Halloween, that is. I know it’s an American tradition, but it’s never been an Aussie one, and it’s really only been in the last few years that the whole idea has grabbed a foothold here. Why, I have no idea, because–as I said in my intro–I just don’t get it. Oh, I know the history behind the celebration and such–I wrote about it in one of my books–what I don’t get is its relevance in today’s society. Or rather, I don’t get the relevance of the way it’s celebrated in today’s society. I mean, think about it. For three hundred and sixty four days of the year, we tell our kids not to talk to strangers, not to take candy from strangers, blah, blah, blah, but on Halloween it’s suddenly okay for them to beg for candy off strangers? Am I the only one that sees the wrongness in that?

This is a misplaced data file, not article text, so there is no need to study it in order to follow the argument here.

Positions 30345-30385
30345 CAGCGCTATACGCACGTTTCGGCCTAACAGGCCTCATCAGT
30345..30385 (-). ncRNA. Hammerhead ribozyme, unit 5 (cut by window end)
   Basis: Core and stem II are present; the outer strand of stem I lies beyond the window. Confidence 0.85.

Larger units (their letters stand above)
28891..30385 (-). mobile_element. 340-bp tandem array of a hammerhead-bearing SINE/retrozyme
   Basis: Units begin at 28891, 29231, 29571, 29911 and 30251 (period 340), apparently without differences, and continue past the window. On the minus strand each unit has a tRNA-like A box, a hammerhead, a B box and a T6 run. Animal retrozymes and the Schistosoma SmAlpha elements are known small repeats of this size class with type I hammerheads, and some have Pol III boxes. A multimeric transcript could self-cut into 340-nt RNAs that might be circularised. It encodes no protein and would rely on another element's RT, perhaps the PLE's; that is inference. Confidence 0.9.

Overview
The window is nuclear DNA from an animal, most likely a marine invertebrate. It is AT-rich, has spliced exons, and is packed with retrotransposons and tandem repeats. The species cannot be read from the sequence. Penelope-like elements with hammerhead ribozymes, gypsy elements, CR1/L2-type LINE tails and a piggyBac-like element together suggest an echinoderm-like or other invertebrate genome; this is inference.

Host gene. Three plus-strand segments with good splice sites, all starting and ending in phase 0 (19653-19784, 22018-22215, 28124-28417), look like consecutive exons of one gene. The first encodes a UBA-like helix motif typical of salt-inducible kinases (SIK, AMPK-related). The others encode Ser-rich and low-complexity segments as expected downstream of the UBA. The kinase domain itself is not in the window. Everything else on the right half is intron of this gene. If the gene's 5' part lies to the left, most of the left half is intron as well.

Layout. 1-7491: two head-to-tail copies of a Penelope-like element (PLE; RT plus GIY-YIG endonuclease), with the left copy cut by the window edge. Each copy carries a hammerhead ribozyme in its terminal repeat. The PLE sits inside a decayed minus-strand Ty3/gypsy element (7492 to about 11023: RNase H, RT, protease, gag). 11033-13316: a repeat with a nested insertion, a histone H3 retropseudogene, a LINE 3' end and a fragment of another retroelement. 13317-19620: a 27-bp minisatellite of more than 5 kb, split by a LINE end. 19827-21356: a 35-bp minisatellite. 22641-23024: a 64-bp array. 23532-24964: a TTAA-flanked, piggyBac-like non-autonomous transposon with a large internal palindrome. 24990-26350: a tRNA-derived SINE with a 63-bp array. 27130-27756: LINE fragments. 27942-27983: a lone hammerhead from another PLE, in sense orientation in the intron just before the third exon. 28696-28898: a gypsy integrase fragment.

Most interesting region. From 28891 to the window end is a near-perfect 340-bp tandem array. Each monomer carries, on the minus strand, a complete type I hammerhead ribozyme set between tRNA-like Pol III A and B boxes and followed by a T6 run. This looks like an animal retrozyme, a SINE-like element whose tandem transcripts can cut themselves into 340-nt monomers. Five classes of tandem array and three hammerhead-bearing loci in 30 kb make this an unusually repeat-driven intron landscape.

And yeah, in America it may not just be about the candy, but here in Australia, that’s all the kids care about. Bugger the pumpkins, bonfires (which we’re not allowed to light anyway) and the costumes, just give them the candy. We had several lots of kids knocking on our door last night (I’d actually forgotten it was Halloween until then) asking for candy, and there wasn’t a parent in sight. Now, some of these kids were barely in their teens, and I’d certainly never seen them before. Yet there they were, knocking on the door of a stranger, asking for candy. Sorry, maybe I’m an overprotective parent, but there’s no way on this earth I’d be letting my kid do that in this day and age. I never let Kasey do it when she was younger, and we knew just about everyone who was living in our street at the time.
Now, if Halloween was more like Christmas or Easter–a time for families getting together and having fun–that I could handle. It’s just this whole walking the streets taking candy from strangers that creeps me out.